While it’s common to incorporate rocks into landscape designs, most of the time it’s in the form of a border around plants or a tree, or creating a path through a yard or garden. But there’s another possibility: You could plan and create a full-on rock garden.
What is a rock garden?
Even if you’re not familiar with the term “rock garden,” you’ve likely seen one. Basically, a rock garden is what it sounds like: a garden planned around rocks that are either part of naturally occurring formations, or are brought in and arranged to look like they’ve always been there, according to GreenMyLife.
According to an article in Garden Design, rock gardens can vary in shape and size:
A rock garden can range from a complex large-scale project with many aspects and layers, to something as simple as a small corner adorned with gravel and river stones. Even a container can become a miniature rock landscape.
Rock gardens can serve a variety of purposes beyond looking nice, including filling in a dry riverbed, defining a slope, and serving as an alternative to a traditional lawn. They are also a good option for areas on a property where the ground may be uneven or damaged in some way.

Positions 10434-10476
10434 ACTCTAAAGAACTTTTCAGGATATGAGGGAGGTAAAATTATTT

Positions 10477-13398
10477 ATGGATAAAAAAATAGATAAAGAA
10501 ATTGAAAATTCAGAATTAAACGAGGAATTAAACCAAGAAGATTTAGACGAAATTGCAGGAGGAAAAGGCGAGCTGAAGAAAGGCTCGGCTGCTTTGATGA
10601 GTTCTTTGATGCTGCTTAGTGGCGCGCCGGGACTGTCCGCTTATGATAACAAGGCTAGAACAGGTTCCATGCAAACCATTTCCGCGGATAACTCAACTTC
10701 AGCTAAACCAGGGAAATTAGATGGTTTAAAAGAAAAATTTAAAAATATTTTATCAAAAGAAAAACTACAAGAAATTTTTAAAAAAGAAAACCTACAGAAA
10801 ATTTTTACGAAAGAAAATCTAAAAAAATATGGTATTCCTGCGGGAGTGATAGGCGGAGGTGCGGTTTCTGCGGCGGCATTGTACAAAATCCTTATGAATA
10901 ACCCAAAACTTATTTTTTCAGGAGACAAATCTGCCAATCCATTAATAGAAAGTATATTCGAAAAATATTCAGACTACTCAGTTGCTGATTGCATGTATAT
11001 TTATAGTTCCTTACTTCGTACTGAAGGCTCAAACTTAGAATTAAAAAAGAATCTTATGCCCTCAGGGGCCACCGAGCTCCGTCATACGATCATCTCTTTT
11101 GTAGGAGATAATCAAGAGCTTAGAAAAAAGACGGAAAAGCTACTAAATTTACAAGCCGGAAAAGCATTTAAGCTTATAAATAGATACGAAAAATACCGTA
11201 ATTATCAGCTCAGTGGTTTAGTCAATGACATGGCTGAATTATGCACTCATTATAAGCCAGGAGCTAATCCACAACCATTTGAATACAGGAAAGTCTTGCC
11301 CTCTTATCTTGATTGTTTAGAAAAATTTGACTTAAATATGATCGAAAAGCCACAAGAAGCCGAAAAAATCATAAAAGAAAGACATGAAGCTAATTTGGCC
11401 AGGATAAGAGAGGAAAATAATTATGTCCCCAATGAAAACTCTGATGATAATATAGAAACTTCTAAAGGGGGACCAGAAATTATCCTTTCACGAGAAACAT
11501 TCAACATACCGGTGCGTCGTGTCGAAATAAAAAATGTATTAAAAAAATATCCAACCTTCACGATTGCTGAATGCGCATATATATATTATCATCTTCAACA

How rock gardens can save you time and effort
One of the main draws of a rock garden is that they cut down on the time you spend weeding and tending to a piece of land. Think about it: Weeds can’t grow on soil that is covered by a rock. Sure, weeds (and ideally, the plants that you actually want) can grow between the rocks, but that’s kind of the point. And, unlike a traditional lawn made of grass, rock gardens aren’t something you can (or should) mow.
Fewer plants in an area also means won’t need to spend as much time watering and doing other types of yard maintenance. Plus, it saves water—something to consider, given that the Environmental Protection Agency estimates that landscape irrigation accounts for nearly one-third of all residential water use in the United States, to the tune of seven billion gallons of water each day.
How to make a rock garden
While rock gardens are low-maintenance and something that’s visible year-round (unless you live in an area where it snows), you can’t just plop a few rocks down and call it a day—the process takes some planning.
According to Garden Design, that involves everything from picking the right site and sketching out the design you’d like to create, to choosing a style of rock garden, such as Japanese, Alpine, or Southwestern. You’ll also need to do some research to figure out what type of plants will grow best in your climate and terrain, and identify the right soil for the project.